The gross domestic product of Macau gaming revenue has declined for the second straight quarter. The financial giant, however, said in a report this past Monday that casino earnings in Macau “have not bottomed” and updated its 2019 gross gaming revenue (GGR) forecast to -3% compared to 2018.
Morgan Stanley analysts Praveen Choudhary and Thomas Allen reported that Mass-gaming revenue has stayed relatively steady across the first eight months of the year. Nonetheless, it was expected to drop at the end of the year. Besides, they said their concerns included slower premium mass business as well as slower growth in room nights sold, owing to delays in new hotel openings.
The expectation of September GGR growth of 4 percent year-on-year (after two months of negative growth) was not achieved, the analysts expect negative GGR growth in November/December.
The analysts added that the drop might be as a result of VIP revenue which has already deteriorated substantially over the past three months. The VIP play crashed in July amid a slowing economy and the ongoing trade war between China and the US. They predicted VIP revenue would end up being 17% lower this year compared to last year, and next year’s figure could be 2% lower than it was in 2018.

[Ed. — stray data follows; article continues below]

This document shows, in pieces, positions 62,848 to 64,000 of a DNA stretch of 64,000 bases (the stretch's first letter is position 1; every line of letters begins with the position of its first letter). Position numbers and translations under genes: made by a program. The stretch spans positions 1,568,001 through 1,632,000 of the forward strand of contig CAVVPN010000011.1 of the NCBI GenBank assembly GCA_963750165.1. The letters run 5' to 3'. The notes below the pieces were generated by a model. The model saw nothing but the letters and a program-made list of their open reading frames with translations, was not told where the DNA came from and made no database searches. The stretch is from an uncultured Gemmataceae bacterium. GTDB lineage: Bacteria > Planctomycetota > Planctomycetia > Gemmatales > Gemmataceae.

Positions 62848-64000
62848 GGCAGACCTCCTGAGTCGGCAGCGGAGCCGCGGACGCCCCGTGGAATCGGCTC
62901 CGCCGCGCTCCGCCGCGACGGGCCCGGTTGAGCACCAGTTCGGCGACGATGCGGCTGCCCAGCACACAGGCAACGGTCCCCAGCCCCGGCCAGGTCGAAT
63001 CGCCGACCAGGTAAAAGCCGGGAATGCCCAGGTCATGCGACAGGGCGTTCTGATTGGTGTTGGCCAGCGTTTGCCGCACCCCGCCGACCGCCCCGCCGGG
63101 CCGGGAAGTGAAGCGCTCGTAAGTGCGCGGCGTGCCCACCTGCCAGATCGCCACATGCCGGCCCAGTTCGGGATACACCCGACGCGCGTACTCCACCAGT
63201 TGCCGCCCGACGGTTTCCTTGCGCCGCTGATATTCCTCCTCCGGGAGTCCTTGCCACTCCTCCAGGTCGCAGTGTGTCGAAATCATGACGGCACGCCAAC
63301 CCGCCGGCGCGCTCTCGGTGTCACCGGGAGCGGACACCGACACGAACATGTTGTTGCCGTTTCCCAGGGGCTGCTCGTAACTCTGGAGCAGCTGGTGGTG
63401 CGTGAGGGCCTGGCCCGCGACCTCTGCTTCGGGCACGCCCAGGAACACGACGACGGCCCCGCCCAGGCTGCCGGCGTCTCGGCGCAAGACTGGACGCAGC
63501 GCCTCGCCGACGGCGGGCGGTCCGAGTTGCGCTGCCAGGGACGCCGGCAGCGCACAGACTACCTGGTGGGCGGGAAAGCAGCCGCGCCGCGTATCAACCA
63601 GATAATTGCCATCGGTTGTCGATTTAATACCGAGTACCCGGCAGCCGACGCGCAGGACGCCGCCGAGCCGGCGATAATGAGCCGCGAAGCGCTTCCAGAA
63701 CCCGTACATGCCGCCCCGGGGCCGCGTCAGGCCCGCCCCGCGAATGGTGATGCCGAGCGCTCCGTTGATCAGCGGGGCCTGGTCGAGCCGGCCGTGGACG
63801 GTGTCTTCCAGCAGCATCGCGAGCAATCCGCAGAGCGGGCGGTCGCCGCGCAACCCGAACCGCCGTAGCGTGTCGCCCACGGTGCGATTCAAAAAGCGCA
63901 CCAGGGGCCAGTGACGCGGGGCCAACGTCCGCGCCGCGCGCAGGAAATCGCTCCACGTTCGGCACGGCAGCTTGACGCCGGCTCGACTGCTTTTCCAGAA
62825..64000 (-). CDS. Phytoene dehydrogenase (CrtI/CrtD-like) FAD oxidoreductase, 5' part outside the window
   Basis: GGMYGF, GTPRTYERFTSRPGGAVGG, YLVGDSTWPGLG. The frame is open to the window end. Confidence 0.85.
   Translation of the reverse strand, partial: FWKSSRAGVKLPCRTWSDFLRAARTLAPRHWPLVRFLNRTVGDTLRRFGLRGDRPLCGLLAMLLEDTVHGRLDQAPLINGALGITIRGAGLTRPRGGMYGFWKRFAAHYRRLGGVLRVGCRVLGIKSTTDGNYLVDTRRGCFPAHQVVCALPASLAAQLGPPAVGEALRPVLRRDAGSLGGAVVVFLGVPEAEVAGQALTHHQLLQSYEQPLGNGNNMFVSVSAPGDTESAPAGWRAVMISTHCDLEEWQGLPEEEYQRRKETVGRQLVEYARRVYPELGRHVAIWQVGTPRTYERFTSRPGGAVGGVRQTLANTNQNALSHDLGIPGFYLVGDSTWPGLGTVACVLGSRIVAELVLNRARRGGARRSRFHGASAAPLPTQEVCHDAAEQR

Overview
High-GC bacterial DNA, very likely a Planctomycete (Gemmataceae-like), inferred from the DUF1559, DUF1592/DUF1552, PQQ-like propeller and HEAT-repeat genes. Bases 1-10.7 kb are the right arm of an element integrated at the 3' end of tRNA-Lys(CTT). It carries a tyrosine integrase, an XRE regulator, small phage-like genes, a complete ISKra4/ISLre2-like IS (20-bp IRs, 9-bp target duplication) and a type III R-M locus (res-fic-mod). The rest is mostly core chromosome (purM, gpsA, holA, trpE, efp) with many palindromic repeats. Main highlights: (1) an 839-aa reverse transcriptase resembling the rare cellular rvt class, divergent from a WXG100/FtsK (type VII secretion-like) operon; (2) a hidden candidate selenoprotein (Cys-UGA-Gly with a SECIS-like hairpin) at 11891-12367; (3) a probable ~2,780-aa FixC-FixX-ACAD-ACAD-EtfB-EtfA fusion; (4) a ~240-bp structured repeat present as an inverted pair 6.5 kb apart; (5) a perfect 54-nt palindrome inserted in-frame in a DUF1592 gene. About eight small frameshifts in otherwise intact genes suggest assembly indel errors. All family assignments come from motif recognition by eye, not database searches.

Morgan Stanley analysts believe 2019 will have seen a 10% year-on-year increase in Macau’s mass-gaming revenue, while 2020 will record a 7% increase.
According to a report published last Friday, the latest Gaming Sector Survey, 2018 saw a year-on-year increase in spending on “purchase of goods, commission paid and customer rebate” by 13.3%, 11.2% increase compared to 2017.
Last year was the fourth year in a row that the number of commissions paid out had increased, but the trend may not continue after this year’s weaker performance. The annual performance means that the local industry might not be able to pay out certain dividends like it did last year.